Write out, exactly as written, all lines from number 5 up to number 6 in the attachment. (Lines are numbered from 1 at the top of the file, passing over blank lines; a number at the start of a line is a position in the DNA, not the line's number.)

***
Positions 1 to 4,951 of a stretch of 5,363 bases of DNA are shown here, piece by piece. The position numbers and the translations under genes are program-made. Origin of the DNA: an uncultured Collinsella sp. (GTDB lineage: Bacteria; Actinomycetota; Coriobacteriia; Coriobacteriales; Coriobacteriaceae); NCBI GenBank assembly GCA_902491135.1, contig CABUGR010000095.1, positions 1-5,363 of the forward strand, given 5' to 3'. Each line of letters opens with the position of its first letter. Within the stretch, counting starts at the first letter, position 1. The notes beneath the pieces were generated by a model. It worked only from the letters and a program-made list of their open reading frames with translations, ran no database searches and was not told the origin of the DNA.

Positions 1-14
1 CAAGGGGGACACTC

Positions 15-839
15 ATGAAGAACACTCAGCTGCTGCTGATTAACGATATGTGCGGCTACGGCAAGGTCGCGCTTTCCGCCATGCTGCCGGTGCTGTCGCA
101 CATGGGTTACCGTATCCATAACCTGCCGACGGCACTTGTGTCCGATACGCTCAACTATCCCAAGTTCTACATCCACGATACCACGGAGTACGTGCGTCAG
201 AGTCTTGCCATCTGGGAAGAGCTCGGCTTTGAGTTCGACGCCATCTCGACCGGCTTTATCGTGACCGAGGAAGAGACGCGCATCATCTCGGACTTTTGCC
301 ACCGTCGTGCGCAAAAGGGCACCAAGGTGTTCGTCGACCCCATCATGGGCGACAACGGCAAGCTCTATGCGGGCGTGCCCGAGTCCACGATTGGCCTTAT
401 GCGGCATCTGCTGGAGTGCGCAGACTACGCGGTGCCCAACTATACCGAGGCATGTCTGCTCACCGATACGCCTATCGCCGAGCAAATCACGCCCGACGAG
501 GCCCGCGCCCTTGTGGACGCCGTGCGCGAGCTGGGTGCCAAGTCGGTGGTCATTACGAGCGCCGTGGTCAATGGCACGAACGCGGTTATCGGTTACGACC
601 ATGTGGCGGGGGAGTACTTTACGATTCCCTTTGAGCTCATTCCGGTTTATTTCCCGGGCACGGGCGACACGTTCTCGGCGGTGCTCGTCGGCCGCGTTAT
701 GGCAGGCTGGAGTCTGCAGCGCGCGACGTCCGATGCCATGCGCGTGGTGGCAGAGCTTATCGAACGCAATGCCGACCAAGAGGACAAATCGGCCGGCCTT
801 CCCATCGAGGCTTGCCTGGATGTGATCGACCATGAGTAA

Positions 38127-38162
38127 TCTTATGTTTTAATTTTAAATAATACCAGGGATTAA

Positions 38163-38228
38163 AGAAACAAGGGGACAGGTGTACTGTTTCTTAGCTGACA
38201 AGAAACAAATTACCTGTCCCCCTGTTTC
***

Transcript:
15 ATGAAGAACACTCAGCTGCTGCTGATTAACGATATGTGCGGCTACGGCAAGGTCGCGCTTTCCGCCATGCTGCCGGTGCTGTCGCA
101 CATGGGTTACCGTATCCATAACCTGCCGACGGCACTTGTGTCCGATACGCTCAACTATCCCAAGTTCTACATCCACGATACCACGGAGTACGTGCGTCAG